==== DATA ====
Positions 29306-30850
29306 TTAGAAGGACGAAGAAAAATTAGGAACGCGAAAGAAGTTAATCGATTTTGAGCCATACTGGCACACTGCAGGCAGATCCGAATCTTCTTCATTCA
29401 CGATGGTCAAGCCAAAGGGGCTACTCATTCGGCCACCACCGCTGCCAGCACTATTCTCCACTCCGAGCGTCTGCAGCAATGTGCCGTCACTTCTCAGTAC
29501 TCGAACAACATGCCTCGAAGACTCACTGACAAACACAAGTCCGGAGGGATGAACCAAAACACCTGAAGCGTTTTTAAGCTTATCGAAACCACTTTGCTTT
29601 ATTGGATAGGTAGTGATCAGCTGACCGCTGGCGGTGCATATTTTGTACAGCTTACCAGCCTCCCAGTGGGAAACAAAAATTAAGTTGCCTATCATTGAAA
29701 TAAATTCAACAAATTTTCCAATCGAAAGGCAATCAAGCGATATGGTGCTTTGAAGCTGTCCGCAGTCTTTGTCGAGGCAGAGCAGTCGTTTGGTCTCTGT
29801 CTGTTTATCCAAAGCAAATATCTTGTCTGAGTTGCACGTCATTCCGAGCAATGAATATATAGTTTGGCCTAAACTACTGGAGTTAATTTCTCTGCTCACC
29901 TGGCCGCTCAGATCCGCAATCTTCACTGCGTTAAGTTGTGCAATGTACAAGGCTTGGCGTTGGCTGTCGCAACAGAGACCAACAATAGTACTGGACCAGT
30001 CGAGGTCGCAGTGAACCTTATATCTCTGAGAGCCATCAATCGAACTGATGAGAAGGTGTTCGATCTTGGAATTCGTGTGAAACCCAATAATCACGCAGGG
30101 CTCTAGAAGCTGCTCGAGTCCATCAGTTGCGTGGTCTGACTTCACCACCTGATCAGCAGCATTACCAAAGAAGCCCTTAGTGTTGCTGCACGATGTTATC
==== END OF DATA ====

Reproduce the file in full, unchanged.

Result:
Positions 29306-30850
29306 TTAGAAGGACGAAGAAAAATTAGGAACGCGAAAGAAGTTAATCGATTTTGAGCCATACTGGCACACTGCAGGCAGATCCGAATCTTCTTCATTCA
29401 CGATGGTCAAGCCAAAGGGGCTACTCATTCGGCCACCACCGCTGCCAGCACTATTCTCCACTCCGAGCGTCTGCAGCAATGTGCCGTCACTTCTCAGTAC
29501 TCGAACAACATGCCTCGAAGACTCACTGACAAACACAAGTCCGGAGGGATGAACCAAAACACCTGAAGCGTTTTTAAGCTTATCGAAACCACTTTGCTTT
29601 ATTGGATAGGTAGTGATCAGCTGACCGCTGGCGGTGCATATTTTGTACAGCTTACCAGCCTCCCAGTGGGAAACAAAAATTAAGTTGCCTATCATTGAAA
29701 TAAATTCAACAAATTTTCCAATCGAAAGGCAATCAAGCGATATGGTGCTTTGAAGCTGTCCGCAGTCTTTGTCGAGGCAGAGCAGTCGTTTGGTCTCTGT
29801 CTGTTTATCCAAAGCAAATATCTTGTCTGAGTTGCACGTCATTCCGAGCAATGAATATATAGTTTGGCCTAAACTACTGGAGTTAATTTCTCTGCTCACC
29901 TGGCCGCTCAGATCCGCAATCTTCACTGCGTTAAGTTGTGCAATGTACAAGGCTTGGCGTTGGCTGTCGCAACAGAGACCAACAATAGTACTGGACCAGT
30001 CGAGGTCGCAGTGAACCTTATATCTCTGAGAGCCATCAATCGAACTGATGAGAAGGTGTTCGATCTTGGAATTCGTGTGAAACCCAATAATCACGCAGGG
30101 CTCTAGAAGCTGCTCGAGTCCATCAGTTGCGTGGTCTGACTTCACCACCTGATCAGCAGCATTACCAAAGAAGCCCTTAGTGTTGCTGCACGATGTTATC